Lien Chan is meeting President Hu of China beginning on Friday, ahead of Hu’s trip to the US. The CCP and the KMT could hardly be more open about their cooperation. Taiwan News observes of the meeting:

Thanks to the enthusiastic participation by the KMT, the forum also provides Hu with ample ammunition in his upcoming summit with United States President George W. Bush on April 20 to blame the continuation of the cross-strait stalemate on the “unilateral refusal” of President Chen and the DPP government to engage in cross-strait talks.

Naturally, Hu will make little or no mention of the PRC’s imposition of the precondition of Taipei’s prior acceptance of Beijing’s “one-China” principle, and thus the political surrender of our sovereignty, in exchange for the resumption of the suspended quasi-official consultations.

Despite Washington’s repeated calls for the Beijing leadership to talk to Taiwan’s duly-elected government and its leader, the PRC government insists on bypassing the DPP administration and dealing with only with their former foes and newfound allies in the opposition pan-KMT camp, whose power-hungry leadership is more than happy to accept Beijing’s arrogant precondition.

This is a pretty good reading of what will happen. The Taipei Times reports that the regime is forcing Taiwanese businessmen in China to attend the Lien-Hu Lovefest:

China is forcing Taiwanese businesspeople to attend an economic summit between the Chinese Nationalist Party (KMT) and the Chinese Communist Party (CCP), a top Mainland Affairs Council official said yesterday.

Council Chairman Joseph Wu (吳釗燮) confirmed yesterday that Taiwanese businesspeople are being pressured to attend a two-day forum on cross-strait trade to be held by the Chinese Communist Party (CCP) and the Chinese Nationalist Party (KMT) that opens on Friday. Wu urged the KMT not to touch on issues that involve governmental authority.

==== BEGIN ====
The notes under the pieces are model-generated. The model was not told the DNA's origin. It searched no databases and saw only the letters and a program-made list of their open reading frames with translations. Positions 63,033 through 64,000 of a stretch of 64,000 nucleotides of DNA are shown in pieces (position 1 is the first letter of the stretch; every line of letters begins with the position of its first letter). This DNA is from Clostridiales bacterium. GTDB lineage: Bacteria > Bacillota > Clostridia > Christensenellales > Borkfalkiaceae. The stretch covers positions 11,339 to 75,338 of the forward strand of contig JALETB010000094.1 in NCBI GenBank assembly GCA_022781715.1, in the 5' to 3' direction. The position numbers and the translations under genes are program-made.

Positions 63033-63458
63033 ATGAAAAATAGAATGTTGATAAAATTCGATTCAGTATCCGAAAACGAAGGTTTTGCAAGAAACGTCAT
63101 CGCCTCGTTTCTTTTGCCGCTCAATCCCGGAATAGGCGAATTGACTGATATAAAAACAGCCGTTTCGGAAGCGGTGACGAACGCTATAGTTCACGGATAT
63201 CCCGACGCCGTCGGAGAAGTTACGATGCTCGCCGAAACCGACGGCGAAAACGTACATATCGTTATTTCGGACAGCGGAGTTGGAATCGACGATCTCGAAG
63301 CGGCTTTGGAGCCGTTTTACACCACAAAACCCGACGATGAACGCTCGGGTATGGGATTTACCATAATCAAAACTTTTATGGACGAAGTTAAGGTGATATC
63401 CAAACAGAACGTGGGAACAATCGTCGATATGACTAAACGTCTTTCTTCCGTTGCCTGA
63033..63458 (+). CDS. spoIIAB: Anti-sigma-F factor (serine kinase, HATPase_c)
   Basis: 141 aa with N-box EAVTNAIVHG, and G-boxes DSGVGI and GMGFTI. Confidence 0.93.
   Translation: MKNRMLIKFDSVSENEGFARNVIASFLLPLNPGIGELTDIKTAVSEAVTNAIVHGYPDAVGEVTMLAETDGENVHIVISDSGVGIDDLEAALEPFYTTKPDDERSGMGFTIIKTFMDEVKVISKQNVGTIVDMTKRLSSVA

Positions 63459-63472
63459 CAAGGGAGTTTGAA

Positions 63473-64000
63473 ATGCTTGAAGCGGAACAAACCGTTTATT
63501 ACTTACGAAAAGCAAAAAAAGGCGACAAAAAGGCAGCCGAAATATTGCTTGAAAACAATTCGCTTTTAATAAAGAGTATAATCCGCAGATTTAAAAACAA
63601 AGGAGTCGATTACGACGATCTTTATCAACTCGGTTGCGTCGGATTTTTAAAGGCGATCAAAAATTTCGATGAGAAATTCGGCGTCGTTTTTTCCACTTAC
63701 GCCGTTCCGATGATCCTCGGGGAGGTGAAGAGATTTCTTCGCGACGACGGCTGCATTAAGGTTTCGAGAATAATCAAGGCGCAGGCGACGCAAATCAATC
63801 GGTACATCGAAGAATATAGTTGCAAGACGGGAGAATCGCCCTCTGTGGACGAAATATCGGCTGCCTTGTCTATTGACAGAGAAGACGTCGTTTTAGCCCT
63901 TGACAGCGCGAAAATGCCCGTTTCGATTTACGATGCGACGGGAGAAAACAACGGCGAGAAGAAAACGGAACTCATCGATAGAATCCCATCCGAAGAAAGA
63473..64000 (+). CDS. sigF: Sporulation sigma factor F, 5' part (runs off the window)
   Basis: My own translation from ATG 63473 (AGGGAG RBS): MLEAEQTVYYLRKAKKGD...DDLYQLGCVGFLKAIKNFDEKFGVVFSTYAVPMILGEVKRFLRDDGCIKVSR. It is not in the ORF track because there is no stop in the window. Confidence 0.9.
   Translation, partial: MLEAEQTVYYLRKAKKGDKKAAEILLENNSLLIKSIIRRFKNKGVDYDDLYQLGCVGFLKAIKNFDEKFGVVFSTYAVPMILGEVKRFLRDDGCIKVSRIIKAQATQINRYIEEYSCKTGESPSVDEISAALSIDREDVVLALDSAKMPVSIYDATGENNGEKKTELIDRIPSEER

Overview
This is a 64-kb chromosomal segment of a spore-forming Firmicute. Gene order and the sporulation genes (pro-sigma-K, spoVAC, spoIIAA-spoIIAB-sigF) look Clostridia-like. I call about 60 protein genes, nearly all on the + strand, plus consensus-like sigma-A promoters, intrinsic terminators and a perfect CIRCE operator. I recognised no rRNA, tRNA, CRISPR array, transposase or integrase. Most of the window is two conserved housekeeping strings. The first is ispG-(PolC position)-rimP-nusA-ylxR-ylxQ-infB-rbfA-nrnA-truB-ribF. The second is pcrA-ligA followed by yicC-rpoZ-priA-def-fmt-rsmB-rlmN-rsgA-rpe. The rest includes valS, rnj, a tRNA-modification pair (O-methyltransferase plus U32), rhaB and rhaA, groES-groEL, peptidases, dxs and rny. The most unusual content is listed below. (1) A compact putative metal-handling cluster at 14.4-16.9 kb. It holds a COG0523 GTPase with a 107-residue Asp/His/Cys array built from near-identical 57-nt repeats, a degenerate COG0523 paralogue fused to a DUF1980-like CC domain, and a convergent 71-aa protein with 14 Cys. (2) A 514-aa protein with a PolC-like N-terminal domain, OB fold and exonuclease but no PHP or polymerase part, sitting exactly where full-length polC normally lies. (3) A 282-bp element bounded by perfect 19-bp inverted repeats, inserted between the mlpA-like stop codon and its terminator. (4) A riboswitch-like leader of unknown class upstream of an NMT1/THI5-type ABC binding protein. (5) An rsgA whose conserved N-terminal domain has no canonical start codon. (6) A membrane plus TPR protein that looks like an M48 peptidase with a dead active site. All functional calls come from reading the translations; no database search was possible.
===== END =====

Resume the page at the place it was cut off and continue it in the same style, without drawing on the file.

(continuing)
The Chinese-language Liberty Times (the Taipei Times’ sister newspaper) reported yesterday that the Taiwan Affairs Office (TAO) of China’s State Council had issued an order to the heads of more than 80 Taiwanese business associations in China to attend the forum.

The office warned that failure to comply would result in stiff penalties, the report said.

The office has also ordered Taiwanese businesses nationwide to mobilize in Xiamen and Shanghai to greet former KMT chairman Lien Chan (連戰) when he tours those cities before heading to Beijing for the forum, the report said.

Before you all wax indignant at the odious Chinese forcing Taiwanese businessmen to kow-tow to the insufferable loser Lien Chan — think Beijing will make them address Lien as “President?” — take a moment and think about what a wonderful development this is. For the first time, the Chinese government is extracting a serious nationwide political price for permitting Taiwanese businessmen to operate in its territory. And it is doing so in a way that has created entirely unnecessary negative feelings:

The Liberty Times report said that many of the associations are angry that they
are being coerced to participate in what they called a meaningless event.

Nothing could demonstrate with greater clarity what China is, and convince Taiwan businessmen that they cannot ignore political issues and operate in China, because China is too caught up its own nationalist expanionism to keep itself from spanking the goose that lays the golden eggs. This alone will not cause the million-odd TaiShang to re-evaluate their investments, their factories, and their second wives. It is, however, the first of many such events that in the long run can only harm China’s cause with the very people who support it the most, and the most effectively: the Taiwanese businessmen in China. Today there must be more than one association chief in China scratching his head, wondering what price they will have to pay in the future.

And all because it wants to pretend in front of its own people, in the best Inspector General style, that Lien Chan is really somebody.

UPDATE: ESWN carries the Chinese side of the story, in which Xinhua cites Taiwan businessmen as saying that the story that they were forced to come was laughable. “How can they be punished?” one respondent asked. You’d have to be extraordinarily naive not to be able to answer that question! But the Xinhua story seems plausible too.